Absent an election year, equity markets generally trend higher until the seasonally weak September/October months. However, during an election year, equity market weakness tends to occur during the summer months and subside as the November election draws near. Historically, markets then rally into year end. The market has followed this pattern so far this election year. As the below chart shows, when reviewing each November election dating back to 1988, the S&P 500 Index's performance for the following one year is positive 7 out of 8 times. The only negative period was during the bursting of the tech bubble in 2001.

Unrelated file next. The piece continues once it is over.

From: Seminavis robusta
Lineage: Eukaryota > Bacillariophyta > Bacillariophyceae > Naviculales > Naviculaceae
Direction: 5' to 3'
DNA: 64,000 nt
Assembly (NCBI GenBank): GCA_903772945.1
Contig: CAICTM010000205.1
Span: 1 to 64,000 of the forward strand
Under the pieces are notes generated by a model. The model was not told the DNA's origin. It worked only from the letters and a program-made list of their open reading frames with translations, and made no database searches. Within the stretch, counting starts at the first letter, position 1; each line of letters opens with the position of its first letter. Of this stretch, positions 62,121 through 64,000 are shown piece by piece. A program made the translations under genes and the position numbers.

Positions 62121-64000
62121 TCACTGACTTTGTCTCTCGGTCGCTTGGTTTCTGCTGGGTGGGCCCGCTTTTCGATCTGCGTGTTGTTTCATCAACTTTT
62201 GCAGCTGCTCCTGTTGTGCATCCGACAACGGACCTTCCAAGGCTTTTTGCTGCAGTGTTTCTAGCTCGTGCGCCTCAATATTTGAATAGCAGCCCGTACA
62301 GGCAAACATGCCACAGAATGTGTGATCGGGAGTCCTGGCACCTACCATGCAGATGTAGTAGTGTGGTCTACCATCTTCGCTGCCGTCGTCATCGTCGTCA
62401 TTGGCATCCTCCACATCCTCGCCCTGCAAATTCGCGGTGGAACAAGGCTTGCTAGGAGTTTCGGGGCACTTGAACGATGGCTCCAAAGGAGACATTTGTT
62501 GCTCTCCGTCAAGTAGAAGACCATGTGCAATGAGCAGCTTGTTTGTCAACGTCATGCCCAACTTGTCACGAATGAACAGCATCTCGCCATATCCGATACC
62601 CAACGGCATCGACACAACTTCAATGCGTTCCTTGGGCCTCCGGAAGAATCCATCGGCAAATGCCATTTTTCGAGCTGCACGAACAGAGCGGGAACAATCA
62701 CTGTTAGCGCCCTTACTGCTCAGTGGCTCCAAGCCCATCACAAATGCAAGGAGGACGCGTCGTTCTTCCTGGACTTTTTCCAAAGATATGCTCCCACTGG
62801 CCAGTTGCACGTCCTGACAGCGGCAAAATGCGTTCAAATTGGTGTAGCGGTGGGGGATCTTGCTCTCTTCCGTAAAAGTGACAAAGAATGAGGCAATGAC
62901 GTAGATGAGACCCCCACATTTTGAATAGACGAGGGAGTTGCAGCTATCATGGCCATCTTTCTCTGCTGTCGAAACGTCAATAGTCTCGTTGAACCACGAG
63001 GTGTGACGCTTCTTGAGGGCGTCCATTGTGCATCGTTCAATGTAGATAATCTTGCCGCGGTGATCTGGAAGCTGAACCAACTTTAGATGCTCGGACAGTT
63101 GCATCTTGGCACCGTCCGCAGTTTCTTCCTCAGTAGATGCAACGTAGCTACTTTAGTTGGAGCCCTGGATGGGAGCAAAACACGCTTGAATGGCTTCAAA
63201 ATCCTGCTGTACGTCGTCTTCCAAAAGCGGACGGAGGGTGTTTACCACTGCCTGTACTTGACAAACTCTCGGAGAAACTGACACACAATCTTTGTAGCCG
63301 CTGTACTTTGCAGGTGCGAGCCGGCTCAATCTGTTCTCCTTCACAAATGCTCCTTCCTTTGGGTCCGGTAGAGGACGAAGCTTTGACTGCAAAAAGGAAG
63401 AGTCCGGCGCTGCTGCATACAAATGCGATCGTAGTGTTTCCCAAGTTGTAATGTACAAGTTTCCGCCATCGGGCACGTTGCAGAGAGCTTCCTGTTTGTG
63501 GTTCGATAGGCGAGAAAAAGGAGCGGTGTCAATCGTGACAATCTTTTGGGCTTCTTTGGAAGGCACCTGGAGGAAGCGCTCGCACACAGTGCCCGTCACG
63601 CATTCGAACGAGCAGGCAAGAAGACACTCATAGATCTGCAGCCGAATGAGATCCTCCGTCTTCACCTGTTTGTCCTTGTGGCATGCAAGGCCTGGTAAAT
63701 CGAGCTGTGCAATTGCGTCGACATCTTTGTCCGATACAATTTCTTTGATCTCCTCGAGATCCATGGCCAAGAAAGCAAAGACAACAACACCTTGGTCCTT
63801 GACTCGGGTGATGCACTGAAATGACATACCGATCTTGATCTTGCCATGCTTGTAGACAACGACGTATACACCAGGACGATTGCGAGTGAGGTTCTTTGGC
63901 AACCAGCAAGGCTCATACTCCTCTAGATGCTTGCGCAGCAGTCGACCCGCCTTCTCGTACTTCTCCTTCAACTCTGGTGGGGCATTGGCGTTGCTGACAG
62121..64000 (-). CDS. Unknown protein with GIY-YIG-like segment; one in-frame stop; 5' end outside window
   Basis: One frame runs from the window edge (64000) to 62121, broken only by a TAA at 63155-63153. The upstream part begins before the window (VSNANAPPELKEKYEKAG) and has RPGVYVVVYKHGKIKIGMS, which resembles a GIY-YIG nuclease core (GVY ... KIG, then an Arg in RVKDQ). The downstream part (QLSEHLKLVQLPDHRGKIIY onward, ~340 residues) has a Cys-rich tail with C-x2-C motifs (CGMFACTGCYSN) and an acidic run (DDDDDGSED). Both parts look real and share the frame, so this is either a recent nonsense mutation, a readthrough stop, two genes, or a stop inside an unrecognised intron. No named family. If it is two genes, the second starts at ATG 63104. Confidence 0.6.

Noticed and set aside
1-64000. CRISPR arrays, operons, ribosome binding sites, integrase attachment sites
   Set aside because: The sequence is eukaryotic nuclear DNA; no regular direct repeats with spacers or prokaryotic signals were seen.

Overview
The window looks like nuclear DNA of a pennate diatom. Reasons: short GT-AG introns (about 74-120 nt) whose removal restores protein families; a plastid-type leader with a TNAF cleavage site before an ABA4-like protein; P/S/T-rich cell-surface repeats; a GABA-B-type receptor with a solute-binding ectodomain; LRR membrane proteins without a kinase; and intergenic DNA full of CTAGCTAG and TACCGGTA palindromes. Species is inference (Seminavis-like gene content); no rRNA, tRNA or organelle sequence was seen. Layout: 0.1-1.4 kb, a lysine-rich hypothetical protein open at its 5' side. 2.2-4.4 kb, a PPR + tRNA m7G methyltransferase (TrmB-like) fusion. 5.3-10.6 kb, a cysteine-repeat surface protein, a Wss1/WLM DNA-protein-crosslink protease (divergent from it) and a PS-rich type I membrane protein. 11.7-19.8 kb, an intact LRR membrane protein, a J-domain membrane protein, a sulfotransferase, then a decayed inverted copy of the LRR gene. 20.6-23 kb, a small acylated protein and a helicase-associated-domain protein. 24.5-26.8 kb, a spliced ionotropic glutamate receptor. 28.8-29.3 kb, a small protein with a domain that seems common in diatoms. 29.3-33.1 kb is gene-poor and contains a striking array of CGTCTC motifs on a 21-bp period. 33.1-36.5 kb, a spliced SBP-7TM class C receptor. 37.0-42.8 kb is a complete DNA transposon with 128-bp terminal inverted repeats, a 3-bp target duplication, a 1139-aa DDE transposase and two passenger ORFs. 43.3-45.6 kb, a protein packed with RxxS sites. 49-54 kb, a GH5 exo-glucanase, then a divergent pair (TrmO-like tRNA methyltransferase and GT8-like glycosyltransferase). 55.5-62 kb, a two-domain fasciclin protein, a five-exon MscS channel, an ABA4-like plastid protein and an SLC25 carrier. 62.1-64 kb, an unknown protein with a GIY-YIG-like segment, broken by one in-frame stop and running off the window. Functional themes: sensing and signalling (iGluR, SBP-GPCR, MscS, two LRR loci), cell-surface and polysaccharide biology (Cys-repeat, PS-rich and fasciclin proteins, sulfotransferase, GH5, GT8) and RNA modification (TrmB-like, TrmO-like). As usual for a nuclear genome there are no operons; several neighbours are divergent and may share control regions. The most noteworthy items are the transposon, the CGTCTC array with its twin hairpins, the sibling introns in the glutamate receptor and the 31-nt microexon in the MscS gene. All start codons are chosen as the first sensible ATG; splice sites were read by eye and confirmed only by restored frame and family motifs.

This election year certainly seems to be a very polarizing one. The newly elected President will need to tackle many policy issues: foreign policy, foreign trade, U.S. deficits, student loans, health care, global terrorism and defense, immigration, individual and corporate tax reform, just to name a few issues. We would, however, reiterate what we wrote in our Spring 2016 Investor Letter. We believe a President can exert significant influence over a specific industry (the Obama presidency and the impact on health care and coal), but, he/she has limited influence on the overall direction of the broader market. So as election day draws closer, the uncertainty of the outcome will clear; thus, potentially, paving the way for higher equity prices into next year.